oven crucible gravity percent Light oil 38.6 20.9 2.092 0.50 2.254 0. 03 Pyridine 54.4 29.3 2.138 0.50 2.256 0. 02 Trichl0rethylene 48.0 24.1 2.118 0. 53 2. 254 0.01 Furfural 51.4 25.8 2.139 0. 42 2.259 0.003 Untreated pitch. 59.9 40.9 2.101 0.56 2.222 0.03 Insoluble residue obtained with Light oil 87.2 85.14 1. 700 1.22 1.902 0.09 Pyridine 91.9 91.7 1. s53 0.83 1.989 0.00 Trichl0rethy1ene. 83.8 09.9 1.704 0.79 1.862 0.02 Furfural 87.3 87.0 1.708 1.10 1.393 0.04

Softening point (according to Kraemer-Sarnow) C 63 Residue on carbonization (according to Radmacher) percent 26.71 Solvent-fractionation (according to Mallison):

H-resins do 3.31 M-resins do 21.58 N-resins, do 23.59 m-oils do 25.14 n-oils do As apparent from Table 2, the insoluble residues (specimens 5a to So), containing the constituents of the raw material (specimen No. 9) that do not melt at the carbonizing temperature and may form foreign-type crystal germs, do not form useful graphite, their specific gravity after graphitizing being below that of the untreated pitch (specimen No. 9). In contrast, the treated pitches (specimens Nos. 5 to 8) graphitize much better than the untreated pitch (specimen No. 9) as is apparent from the 26.38 fact that the specific. gravities of the graphitized specimens is higher than that of the untreated pitch (specimen No. 9) and approaches the gravity of natural graphite (2.26). Notable in this respect is specimen No. 8 which has virtually the same specific gravity as natural graphite and a smaller sulphur content than all other specimens tested.

The following would be a successful example for the technical treatment of the above mentioned pitch: The gaswork tarpitch remaining in the vacuum-distillation as residue at a temperature of 330 C, and a softening point of 63 C. will be put into a closed tank together with the quadruple quantity of pyridine and will be dissolved within one hour under stirring at a temperature of 100- 120 C. Then it is filtered through filter cloths reinforced by glass fibres, on a vacuum filter apparatus. The residue of approximately 4% (of the pitch) still Wet with pyridine, remaining on the filter will be mixed into that tar-pitch portion which is meant to be used in the manufacture of badly graphitizing coke.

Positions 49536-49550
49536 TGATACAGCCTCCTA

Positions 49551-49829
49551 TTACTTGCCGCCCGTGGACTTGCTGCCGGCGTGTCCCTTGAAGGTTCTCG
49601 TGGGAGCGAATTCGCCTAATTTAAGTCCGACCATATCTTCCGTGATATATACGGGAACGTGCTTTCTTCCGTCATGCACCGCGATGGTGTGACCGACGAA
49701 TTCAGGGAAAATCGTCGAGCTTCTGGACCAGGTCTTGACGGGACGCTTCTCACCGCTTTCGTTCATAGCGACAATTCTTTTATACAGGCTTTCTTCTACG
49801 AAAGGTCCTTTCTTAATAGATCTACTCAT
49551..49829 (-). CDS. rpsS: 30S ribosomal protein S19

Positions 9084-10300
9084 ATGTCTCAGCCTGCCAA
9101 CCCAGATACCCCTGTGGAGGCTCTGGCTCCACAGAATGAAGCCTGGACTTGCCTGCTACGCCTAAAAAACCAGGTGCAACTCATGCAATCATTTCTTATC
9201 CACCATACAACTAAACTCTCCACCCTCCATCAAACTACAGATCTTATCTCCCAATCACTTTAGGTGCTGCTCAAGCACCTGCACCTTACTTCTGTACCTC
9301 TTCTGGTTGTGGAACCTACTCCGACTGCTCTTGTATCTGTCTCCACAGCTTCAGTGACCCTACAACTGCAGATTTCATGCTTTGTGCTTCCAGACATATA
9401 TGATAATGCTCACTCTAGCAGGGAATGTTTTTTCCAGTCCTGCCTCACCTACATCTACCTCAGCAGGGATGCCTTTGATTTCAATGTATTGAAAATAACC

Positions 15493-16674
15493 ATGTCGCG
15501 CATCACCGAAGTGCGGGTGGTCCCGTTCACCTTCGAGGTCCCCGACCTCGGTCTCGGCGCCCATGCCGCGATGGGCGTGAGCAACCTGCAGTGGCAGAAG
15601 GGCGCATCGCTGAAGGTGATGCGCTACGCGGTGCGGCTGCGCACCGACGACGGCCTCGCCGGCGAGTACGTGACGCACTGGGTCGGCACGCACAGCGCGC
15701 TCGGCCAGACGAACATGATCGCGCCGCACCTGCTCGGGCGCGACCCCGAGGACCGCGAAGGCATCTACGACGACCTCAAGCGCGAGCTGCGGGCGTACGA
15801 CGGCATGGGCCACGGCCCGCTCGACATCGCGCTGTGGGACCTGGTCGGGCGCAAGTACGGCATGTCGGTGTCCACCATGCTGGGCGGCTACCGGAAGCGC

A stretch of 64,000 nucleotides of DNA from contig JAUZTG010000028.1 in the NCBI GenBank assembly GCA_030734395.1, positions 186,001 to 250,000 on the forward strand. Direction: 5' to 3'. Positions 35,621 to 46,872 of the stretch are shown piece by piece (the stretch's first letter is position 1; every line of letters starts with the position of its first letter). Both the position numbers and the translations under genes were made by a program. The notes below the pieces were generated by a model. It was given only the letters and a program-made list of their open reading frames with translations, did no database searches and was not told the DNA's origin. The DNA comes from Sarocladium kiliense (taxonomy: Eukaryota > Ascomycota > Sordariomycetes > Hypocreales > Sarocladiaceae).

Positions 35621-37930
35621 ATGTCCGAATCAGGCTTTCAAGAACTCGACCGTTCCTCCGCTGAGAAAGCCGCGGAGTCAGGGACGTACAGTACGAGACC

The pyridine contained in the filtrate is removed by distillation at reduced pressure up to a temperature of 150 C. The resulting solvent-free residue is the sootless coal-tarpitch, free of constituents nonliquefiable by the subsequent melting of the pitch. It is heated up to a temperature of 350 C. under the same reduced pressure and thereafter CO is introduced to raise the pressure to the value of one atmosphere. Now the temperature of 350 C. is being maintained for 7 hours, Thereafter the pressure is once more slightly reduced (to about 740- 750 mm. Hg) and the temperature is raised at a rate of 15 C. per hour up to 600 C. Then, the calcination of the formed coke is carried out up to a temperature of 1300" C. in the usual calcination-furnaces.

EXAMPLE 2 A coal tarpitch with the following specified properties was used:

Softening point (according to Kraemer-Sarnow) C 74 Residue on carbonization (according to Radmacher) percent 37 Solvent-fractionation (according to Mallison):

H-resins percent 9.17 M-resins do 24.65 N-resins do 25.28 m-oils do 24.21 n-oils do 16.69